Review aims to improve student union governance

SMUSA is participating in a policy changing review that aims to improve consistent practices among Students NS Union governance.

Ryan Hamilton, Saint Mary’s University Students’ Association vice chair. Photo: Ryan Butt
Ryan Hamilton, Saint Mary’s University Students’ Association vice chair. Photo: Ryan Butt

Students NS has an impressive “about” page on its website.

“We give students a united voice in Nova Scotia, helping set the direction of post-secondary education by researching challenges, identifying solutions, and creating the political space needed for these solutions to happen.”

Right now, they’re identifying some internal solutions.

“What they want to do is examine how they can become more accountable, responsible, and democratic,” says Michael Hughes, a PhD candidate at Queen’s University. He’s undertaking a governance review for Students NS that aims to solve these issues.

Transparency and accountability have become top priorities for the Saint Mary’s University Student Association.

The controversy over the “rape chant” captured on video during last fall’s orientation week casts a big shadow, and Vice-Chair Ryan Hamilton says the week highlighted problems in governance policies and issues regarding respect and equality that must be addressed.

The acting association president at the time, Jared Perry, stepped down after the incident – he was one of the student leaders present at the frosh week rally where new students repeated the chant. But there were no rules in place to force him to resign*.

Another problem is structure, says Hamilton. “When student associations were formed back in the ’60s, they were non-profit advocacy groups that basically followed a high school council model” and tackled modest projects, such as organizing a dance.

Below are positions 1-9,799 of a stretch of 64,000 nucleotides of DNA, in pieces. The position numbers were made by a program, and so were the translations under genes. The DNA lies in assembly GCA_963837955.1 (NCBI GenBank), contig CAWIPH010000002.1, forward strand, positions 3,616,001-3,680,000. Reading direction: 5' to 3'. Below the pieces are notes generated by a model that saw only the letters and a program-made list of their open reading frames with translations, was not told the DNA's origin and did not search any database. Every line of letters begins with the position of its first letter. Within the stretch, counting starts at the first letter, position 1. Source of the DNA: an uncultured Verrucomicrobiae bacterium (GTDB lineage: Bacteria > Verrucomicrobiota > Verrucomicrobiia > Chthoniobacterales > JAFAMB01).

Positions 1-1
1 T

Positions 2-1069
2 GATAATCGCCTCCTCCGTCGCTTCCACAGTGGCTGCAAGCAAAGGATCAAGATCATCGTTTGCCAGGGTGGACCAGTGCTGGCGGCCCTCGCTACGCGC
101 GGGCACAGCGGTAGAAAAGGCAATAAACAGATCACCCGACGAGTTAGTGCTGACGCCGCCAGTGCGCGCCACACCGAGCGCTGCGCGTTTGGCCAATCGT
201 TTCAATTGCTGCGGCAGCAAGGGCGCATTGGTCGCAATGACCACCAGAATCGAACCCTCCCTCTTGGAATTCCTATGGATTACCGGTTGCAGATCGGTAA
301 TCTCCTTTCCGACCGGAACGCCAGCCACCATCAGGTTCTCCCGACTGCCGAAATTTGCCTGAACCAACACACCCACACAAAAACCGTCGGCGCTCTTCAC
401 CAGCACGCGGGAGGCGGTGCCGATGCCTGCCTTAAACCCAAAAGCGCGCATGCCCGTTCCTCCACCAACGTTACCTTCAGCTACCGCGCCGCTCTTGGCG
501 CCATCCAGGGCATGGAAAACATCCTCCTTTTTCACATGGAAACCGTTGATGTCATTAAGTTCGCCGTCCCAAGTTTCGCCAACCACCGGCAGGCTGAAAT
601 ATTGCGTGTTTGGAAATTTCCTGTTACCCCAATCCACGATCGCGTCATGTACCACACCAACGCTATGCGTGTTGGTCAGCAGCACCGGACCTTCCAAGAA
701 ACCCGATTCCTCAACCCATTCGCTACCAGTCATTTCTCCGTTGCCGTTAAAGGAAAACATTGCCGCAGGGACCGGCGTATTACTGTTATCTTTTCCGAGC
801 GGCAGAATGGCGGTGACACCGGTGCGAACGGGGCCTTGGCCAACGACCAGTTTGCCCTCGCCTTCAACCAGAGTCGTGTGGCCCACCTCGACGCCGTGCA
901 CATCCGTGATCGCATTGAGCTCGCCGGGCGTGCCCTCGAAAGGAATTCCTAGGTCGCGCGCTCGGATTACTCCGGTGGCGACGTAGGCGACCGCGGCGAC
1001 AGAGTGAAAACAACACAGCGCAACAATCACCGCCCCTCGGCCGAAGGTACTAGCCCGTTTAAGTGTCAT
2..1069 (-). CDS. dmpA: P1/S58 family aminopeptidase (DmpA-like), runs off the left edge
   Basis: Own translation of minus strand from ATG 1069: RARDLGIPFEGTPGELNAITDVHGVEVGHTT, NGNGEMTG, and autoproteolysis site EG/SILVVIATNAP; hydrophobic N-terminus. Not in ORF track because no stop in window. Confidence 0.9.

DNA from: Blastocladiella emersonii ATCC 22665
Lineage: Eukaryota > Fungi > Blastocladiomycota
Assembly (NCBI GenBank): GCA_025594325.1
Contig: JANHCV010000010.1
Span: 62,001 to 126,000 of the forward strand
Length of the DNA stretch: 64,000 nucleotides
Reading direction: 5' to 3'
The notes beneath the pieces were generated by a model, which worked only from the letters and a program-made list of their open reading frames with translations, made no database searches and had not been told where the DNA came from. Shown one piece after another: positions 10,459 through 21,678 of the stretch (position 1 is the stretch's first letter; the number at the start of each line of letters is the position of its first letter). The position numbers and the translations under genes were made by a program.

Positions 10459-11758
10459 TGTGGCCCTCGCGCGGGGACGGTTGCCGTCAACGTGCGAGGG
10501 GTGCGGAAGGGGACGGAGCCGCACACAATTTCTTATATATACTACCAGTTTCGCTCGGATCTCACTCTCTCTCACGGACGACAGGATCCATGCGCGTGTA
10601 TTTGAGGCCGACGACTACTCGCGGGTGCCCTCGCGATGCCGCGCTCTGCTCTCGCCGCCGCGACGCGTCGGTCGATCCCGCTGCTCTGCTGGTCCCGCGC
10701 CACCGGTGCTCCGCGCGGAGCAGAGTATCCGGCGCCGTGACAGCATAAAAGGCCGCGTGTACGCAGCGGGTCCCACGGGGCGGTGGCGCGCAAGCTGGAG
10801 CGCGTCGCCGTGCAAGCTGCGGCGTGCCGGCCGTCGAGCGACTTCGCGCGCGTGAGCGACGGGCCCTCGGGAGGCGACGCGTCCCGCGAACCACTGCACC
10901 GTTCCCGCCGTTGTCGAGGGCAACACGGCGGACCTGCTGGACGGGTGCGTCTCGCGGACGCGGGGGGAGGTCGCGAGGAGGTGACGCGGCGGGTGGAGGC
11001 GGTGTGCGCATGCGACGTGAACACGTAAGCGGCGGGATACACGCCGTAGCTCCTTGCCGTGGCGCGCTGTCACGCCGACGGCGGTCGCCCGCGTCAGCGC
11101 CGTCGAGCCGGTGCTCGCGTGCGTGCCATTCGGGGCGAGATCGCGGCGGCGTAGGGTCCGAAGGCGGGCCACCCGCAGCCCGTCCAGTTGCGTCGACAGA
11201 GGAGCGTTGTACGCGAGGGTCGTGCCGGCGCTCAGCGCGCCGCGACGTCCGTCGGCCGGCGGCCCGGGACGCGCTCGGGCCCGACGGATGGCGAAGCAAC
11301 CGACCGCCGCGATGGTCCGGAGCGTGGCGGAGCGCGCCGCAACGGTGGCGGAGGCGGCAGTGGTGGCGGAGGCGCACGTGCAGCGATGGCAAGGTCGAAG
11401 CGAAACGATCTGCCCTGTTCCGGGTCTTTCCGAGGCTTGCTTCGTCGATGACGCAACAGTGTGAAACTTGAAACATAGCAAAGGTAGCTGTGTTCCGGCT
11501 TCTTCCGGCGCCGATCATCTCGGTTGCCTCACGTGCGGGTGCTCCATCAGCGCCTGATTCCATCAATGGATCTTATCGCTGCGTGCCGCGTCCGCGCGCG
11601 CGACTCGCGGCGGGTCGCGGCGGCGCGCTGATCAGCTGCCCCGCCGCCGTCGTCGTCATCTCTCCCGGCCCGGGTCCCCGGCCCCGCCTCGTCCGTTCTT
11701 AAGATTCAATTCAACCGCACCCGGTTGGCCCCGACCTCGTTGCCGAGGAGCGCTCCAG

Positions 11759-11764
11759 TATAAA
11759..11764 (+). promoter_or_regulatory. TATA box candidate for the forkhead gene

Student unions have grown into mini-corporations, with the main goal of advocating student rights in the way that labour unions lobby for nurses or electrical workers. The campaigns they run are akin to those of political parties. One such effort is encouraging the Nova Scotia government to re-invest in the graduate retention rebate, an income tax break that was cut this year.

They’ve graduated to the big leagues, but the governance structure for many has not caught up to the evolution.

This is where Hughes enters the picture, helping student organizations become more responsible and democratic.

Hamilton says that a high turnover rate among elected students means leadership can vary from year to year. The positions within the union are temporary. People graduate and move on or don’t run again, and insights into how to run the organization may not be passed on.

While a hired staff helps to maintain a consistent presence, decisions are made by elected students whose terms only last one to two years at a time, in the case of Saint Mary’s Student Association’s board of directors, and upper management.

A meeting of the Students NS board.  Photo: Ryan D. Butt
A meeting of the Students NS board. Photo: Ryan Butt

Also, when they are elected, student union representatives must keep their marks above a certain average to stay in office. That can lead to more focus on studies, and less on student advocacy, as the term progresses.

The hope is that, by January 2015, when the review is slated to be complete, Nova Scotia’s unions will become well-organized associations run by students and accountable to the students they represent.

*At the time, they were unable vote out a Director without them missing 3 meetings or being convicted of a crime. Since then, policy has changed and such an act would require a 2/3 vote.

 

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